Crumbleys withdrew cash, sold horses and bought burner phones after discovering son was mass-shooting suspect

By Gustaf Kilander
Oakland County Sheriff’s Office

The parents of Michigan high school shooting suspect Ethan Crumbley withdrew cash, sold their horses, and bought four burner phones after finding out about their son’s actions.

Jennifer and James Crumbley were taken into custody on 4 December in a warehouse in Detroit following the Oxford High School shooting on 30 November that left four students dead.

During a bond hearing on Friday, a detailed account of the parents’ actions was shared as District Court Judge Julie Nicholson denied their lawyers’ request to lower their $500,000 bonds to $100,000 each, according to The Detroit News. They are both jailed on four charges each of involuntary manslaughter following Ethan Crumbley’s suspected killing of four students and wounding of seven others.

Ms Nicholson cited the Crumbleys’ connections to family in Florida when rejecting the request to decrease the bonds. She also mentioned the seriousness of the charges and that they fled to an artist studio in eastern Detroit, where they were apprehended by police early on 4 December.

Oakland County Prosecutor Karen McDonald said that when they were taken into custody, they had $6,600 in cash, “more than a dozen credit cards and gift cards” and four phones.

The four students who died during the shooting on 30 November were Hana St Juliana, 14, Madisyn Baldwin, 17, Tate Myre, 16, and Justin Shilling, 17.

The charges against Ethan Crumbley include first-degree murder and terror. His probable cause hearing and preliminary exam were waived on Friday. The 15-year-old will be tried as an adult.

Ms McDonald argued that the boy’s parents, Jennifer and James Crumbley, pose a flight risk because of their family in Florida and because of their actions between the shooting on 30 November and their arrest on 4 December.

“We need to talk about and address what Jennifer and James Crumbley did on November 30, just hours after their son murdered children in school,” Ms McDonald said. “They started making plans.”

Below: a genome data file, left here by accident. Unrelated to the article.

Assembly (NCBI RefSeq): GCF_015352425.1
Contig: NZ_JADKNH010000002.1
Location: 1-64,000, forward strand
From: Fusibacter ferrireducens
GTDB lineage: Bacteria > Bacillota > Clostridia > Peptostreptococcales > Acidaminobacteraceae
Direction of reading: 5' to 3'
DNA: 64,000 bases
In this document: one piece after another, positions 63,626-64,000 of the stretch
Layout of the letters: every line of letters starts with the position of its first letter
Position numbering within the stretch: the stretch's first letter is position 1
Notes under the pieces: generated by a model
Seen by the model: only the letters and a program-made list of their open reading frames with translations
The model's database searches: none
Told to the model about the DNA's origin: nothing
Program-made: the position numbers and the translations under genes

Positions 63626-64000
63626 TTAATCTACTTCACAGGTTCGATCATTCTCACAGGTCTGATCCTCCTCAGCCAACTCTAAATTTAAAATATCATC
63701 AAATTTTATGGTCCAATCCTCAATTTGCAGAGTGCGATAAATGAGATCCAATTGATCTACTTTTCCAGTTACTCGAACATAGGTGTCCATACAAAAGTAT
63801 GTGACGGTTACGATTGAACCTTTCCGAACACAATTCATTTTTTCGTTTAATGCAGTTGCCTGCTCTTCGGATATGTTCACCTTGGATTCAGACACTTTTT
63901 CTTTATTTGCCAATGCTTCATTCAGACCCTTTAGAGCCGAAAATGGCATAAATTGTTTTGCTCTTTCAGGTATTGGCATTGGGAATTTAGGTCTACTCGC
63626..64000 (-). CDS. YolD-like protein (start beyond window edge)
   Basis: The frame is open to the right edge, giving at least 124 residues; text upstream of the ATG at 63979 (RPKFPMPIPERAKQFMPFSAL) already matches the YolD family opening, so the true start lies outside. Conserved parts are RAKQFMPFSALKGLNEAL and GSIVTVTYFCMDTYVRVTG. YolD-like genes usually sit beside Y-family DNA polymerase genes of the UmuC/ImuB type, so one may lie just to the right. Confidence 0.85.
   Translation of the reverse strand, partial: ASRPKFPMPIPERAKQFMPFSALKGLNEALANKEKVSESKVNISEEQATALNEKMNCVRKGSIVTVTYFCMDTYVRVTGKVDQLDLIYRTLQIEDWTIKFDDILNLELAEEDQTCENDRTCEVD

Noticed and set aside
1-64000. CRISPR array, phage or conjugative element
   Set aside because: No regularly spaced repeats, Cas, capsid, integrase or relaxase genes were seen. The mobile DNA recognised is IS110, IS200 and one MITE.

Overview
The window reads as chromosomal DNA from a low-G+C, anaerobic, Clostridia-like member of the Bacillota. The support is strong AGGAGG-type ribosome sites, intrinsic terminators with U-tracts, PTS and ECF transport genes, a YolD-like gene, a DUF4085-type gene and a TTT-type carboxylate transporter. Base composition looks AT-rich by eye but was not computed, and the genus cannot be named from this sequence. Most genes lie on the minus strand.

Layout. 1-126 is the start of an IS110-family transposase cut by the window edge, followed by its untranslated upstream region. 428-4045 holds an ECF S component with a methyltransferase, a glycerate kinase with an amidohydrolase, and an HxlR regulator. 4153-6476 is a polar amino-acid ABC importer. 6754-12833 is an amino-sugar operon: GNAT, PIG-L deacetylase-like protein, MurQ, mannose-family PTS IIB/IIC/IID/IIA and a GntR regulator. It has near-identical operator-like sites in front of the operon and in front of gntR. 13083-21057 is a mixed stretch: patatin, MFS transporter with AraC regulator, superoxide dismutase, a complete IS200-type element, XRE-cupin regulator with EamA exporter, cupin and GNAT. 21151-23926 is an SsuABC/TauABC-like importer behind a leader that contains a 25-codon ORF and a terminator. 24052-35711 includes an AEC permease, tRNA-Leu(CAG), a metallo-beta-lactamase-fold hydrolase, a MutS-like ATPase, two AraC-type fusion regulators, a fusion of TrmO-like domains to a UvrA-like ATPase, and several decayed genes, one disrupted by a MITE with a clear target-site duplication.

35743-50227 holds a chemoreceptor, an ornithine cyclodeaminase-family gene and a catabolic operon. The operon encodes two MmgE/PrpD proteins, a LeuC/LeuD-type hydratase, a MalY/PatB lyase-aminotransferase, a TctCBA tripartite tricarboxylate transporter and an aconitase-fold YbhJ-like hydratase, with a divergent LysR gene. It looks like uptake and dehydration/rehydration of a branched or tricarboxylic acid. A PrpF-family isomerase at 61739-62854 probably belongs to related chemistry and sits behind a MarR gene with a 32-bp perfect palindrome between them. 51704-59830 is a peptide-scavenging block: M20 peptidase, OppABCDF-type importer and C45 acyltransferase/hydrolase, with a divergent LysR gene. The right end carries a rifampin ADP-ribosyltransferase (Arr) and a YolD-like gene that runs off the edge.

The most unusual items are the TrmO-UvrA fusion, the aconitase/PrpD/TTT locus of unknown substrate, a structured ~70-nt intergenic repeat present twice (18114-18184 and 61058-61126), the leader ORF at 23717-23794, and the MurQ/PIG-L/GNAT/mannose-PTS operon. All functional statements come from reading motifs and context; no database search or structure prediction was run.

Four hours after the shooting, at 4.42pm on 30 November, Ms McDonald said Ms Crumbley texted a contact that “she needed to sell her horses fast”.

Ms McDonald said that “they drained their son’s bank account” later that day, taking out $3,000 and leaving 99 cents. They reportedly checked into a hotel across the street from a police station the next morning. It was only “miles” away from the courthouse, Ms McDonald said. She added that at the hotel, the deliberation about selling the horses continued for a possible sum of $5,000.

They were supposed to turn themselves in on 3 December, but at 9am on 2 December, the prosecutor said $2,000 was removed from their bank account.

“Text messages and testimony will reveal that the Crumbleys expected to be criminally charged the next day,” Ms McDonald said. She added that the parents left the hotel at 9.30am on 3 December, leaving a car behind in the parking lot.

Jennifer Crumbley finished the sale of the horses via text at around 10am. They took out another $4,000 that same day. Ms McDonald said Ms Crumbley got in touch with her friend Andrzej Sikora, an artist who had the studio in Detroit, telling him that they needed “a place to sit”.

While the Oakland County Sheriff’s Office seized tablets and phones from Mr Sikora last month, he hasn’t been charged in the investigation.

“Once they arrived at this building, they never left the premises except once, to smoke, and also when James Crumbley moved their car so the license plate would not be visible,” Ms McDonald said.

The prosecutor added that at around 1.30pm, the Crumbleys told Mr Sikora that they were facing criminal charges. They asked him to go get vodka, orange juice, and some bedding for them. Their arraignment was set for 4pm on 3 December. They were arrested at the warehouse around 10 hours later on 4 December and later arraigned that morning.

Ms McDonald described the warehouse as “an undisclosed industrial state where they tried to conceal their presence”.

The defence has argued that the Crumbleys didn’t flee, but that there had been some miscommunication, claiming in a court filing in December that Ms McDonald didn’t return messages and held a press briefing on 3 December while being aware that the defence attorneys were unavailable at the time.

“Prior to being charged and arrested, they had received and been made aware of a plethora of threats to their lives and to their safety and had to leave their home,” defence lawyer Mariell Lehman said on Friday, regarding the Crumbleys. “The sale of their home has been necessary as it is no longer a safe location for them to live, but it has nothing to do with a flight risk.”

The defence said that an Oakland County investigator had said that police “could conduct a felony stop and have [them] laying face down in the street” if they didn’t surrender, according to a text with defence lawyer Shannon Smith that was included in a legal filing last month.

The defence argued that the miscommunication along with the Crumbleys’ fear prompted them to leave their home and head to Detroit.

“We will get them in,” Ms Smith told the investigator. “They wouldn’t have paid us what they paid if they plan to run.”

Ms McDonald said the parents didn’t answer calls from their lawyers and didn’t contact law enforcement, despite being across the street from a police station at their hotel.

The arrest was the first time police had got ahold of the Crumbleys.

“This case is strong,” Assistant Prosecutor Mark Keast said, according to The Detroit News. “The defendants will be convicted. Once they’re convicted, they will go to prison.”

A hearing to determine if the Crumbleys will go to trial will be held on 8 February.

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